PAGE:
Hedgerows: the stitching in the fabric

Hedgerows: the stitching in the fabric

When we move through the landscape by car, bike, or on foot, it’s easy to overlook the hedgerows that line our journey. Their unbroken presence reduces them to almost a blur. However, for wildlife, these prickly strips of woodland provide the equivalent of a motorway network, connecting pockets of habitat that would otherwise be at risk of extinction. For butterfly species alone, hedgerows form vital windbreaks which allow them to traverse the landscape. Hedgerows are the vital stitching in the fabric of our countryside that support both natural and human systems.

Government initiatives to intensify food production after the second world war decimated over 50% of our hedgerows. This has been a blow not only for biodiversity but also for our landscape heritage, as hedgerows can be thousands of years old; underpinned by banks built in Bronze Age or even remnants of the original wildwood from which early Britains carved out their fields.

Alongside our volunteers and the National Park Authority, the Snowdonia Society has been working with four local farmers on the Dinas Mawddwy Sustainable Management Scheme to increase biodiversity, restore peatlands and promote the walking routes in the area to increase understanding and enjoyment of this hidden corner of the National Park. We’ve already planted 723m of hedge species as part of the scheme; work that will hopefully provide a host of mutual benefits for people and wildlife centuries to come.                                                 

Volunteers surrounded by the wild beauty of Dinas Mawddwy, where ice and water have carved wide open valleys and steep gorges, quarries lay dormant, and rocky ridges protrude like the bones of a dinosaurs back.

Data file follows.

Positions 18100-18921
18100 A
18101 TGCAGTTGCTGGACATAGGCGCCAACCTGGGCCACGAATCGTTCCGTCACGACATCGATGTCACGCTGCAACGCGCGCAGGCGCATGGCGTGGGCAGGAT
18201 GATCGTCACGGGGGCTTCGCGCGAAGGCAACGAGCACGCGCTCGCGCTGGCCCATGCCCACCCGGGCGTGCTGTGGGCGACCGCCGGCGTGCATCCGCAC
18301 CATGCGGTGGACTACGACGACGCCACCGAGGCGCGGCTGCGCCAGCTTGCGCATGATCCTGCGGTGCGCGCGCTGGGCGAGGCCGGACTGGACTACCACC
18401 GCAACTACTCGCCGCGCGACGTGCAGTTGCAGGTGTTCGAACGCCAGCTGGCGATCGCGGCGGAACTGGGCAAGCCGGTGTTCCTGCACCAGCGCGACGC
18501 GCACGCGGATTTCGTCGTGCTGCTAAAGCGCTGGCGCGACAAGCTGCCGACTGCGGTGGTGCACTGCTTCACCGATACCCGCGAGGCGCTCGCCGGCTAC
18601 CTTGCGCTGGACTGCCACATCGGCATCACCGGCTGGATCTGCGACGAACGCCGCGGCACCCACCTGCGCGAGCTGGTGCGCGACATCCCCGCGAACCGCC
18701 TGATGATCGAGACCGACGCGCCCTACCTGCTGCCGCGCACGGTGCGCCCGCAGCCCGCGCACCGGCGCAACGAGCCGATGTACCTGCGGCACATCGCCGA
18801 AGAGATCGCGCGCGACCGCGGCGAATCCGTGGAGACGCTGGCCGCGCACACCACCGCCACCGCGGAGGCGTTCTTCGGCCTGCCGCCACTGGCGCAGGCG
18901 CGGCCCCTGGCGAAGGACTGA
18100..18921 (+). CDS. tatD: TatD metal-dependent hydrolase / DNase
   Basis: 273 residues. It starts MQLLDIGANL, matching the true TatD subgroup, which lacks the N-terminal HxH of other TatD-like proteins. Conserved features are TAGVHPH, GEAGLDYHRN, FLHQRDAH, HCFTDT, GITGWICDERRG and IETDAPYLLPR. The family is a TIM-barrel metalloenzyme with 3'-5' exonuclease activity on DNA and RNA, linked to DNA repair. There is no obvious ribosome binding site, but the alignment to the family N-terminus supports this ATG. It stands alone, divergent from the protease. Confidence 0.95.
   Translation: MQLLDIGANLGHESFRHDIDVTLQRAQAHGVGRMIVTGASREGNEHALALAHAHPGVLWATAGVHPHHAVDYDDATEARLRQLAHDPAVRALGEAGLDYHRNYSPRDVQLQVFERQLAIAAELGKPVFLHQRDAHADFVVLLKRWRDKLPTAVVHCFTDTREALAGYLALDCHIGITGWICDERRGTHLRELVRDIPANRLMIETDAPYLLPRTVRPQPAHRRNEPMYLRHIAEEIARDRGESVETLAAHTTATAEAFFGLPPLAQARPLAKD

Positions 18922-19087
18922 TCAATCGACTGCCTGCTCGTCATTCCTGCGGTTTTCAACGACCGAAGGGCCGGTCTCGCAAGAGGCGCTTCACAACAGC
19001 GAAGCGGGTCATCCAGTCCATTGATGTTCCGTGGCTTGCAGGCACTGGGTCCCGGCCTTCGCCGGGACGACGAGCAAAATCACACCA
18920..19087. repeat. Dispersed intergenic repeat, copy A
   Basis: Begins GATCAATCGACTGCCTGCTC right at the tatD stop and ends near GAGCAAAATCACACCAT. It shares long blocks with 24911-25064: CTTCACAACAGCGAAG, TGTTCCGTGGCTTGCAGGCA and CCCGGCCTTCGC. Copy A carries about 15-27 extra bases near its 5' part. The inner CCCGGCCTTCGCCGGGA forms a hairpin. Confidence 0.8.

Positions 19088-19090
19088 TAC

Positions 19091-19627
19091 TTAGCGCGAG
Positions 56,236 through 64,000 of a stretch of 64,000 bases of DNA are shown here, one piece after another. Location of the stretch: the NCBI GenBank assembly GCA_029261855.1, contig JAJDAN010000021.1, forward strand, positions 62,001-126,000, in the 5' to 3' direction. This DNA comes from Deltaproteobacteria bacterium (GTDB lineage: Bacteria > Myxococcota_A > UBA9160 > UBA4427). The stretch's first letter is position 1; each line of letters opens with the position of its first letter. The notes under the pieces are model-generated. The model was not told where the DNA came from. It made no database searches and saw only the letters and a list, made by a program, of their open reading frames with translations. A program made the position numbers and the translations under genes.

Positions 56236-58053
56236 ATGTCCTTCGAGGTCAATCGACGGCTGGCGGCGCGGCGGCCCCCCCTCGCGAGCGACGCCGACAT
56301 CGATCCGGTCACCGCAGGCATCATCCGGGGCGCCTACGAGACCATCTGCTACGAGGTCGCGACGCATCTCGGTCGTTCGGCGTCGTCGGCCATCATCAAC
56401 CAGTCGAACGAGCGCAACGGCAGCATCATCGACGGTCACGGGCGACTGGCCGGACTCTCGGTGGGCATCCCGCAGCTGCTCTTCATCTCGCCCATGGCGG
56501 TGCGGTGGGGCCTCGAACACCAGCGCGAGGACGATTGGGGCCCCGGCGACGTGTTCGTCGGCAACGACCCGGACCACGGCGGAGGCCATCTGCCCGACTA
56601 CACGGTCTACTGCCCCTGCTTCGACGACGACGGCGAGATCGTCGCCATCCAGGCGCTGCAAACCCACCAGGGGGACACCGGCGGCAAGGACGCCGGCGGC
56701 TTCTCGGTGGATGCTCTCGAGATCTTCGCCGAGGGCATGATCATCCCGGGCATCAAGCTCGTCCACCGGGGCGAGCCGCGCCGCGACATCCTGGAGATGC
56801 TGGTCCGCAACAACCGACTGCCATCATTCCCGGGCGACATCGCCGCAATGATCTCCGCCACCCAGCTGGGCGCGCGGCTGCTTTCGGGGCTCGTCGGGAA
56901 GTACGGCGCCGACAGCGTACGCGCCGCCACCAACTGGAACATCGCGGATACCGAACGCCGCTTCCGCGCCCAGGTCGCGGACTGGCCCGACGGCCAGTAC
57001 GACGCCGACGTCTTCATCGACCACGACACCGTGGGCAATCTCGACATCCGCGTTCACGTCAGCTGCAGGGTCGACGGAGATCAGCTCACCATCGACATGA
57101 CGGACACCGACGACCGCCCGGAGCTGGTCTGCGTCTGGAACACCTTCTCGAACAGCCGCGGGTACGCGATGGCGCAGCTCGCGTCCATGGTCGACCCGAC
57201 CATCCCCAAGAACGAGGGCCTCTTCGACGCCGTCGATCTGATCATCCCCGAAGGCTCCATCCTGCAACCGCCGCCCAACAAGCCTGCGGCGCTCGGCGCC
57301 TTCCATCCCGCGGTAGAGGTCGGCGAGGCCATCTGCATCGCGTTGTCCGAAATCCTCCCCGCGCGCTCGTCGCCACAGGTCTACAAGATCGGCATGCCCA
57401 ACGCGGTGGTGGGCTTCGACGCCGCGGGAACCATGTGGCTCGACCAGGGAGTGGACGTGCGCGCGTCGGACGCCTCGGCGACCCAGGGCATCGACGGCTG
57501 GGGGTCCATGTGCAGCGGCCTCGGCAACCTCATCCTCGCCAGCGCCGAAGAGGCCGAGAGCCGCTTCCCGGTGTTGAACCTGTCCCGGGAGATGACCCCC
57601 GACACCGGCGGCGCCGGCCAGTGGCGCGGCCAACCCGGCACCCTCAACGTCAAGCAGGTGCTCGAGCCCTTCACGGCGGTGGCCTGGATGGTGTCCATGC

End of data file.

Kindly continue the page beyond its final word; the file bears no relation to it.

Earlier this year at Pennant Farm, Llanymawddwy, our volunteers planted 530 saplings to create 76m of diverse hedgerow using a combination of tall tree and bushy thorn species – with dense bases of dog rose, bramble and wildflowers – to connect the already established patchwork of broadleaf trees along the Afon Dyfi. It is hoped that hawthorn, blackthorn, and crab apple will attract a range of pollinators and invertebrates that will, in turn, provide food for birds and bats. Meanwhile, larger species such as oak and hazel will benefit agricultural production by acting as wind breaks to animals, increasing survival rates for lambs during the winter and providing shade for dairy cattle in the summer, in turn increasing milk yields.

100 trees were also planted to help stabilize a steep slope above the farm, helping to minimize soil erosion by water and wind as well as reducing localized flood risk to the farm. You and I will benefit too, as the palette of colour and texture from their branches, leaves and flowers will have a profound effect on the landscape, adding to the wild beauty of this place.

Hedgerows offer a unique opportunity to increase our biodiversity, resilience to climate change and support our farmers simultaneously. Their rhythmic transition from bud and blossom to berry add to the tune and tone of the landscape from which we can all benefit.

Owen Davies – Project Officer and Cai Bishop-Guest – Conservation Assistant – Snowdonia Society.

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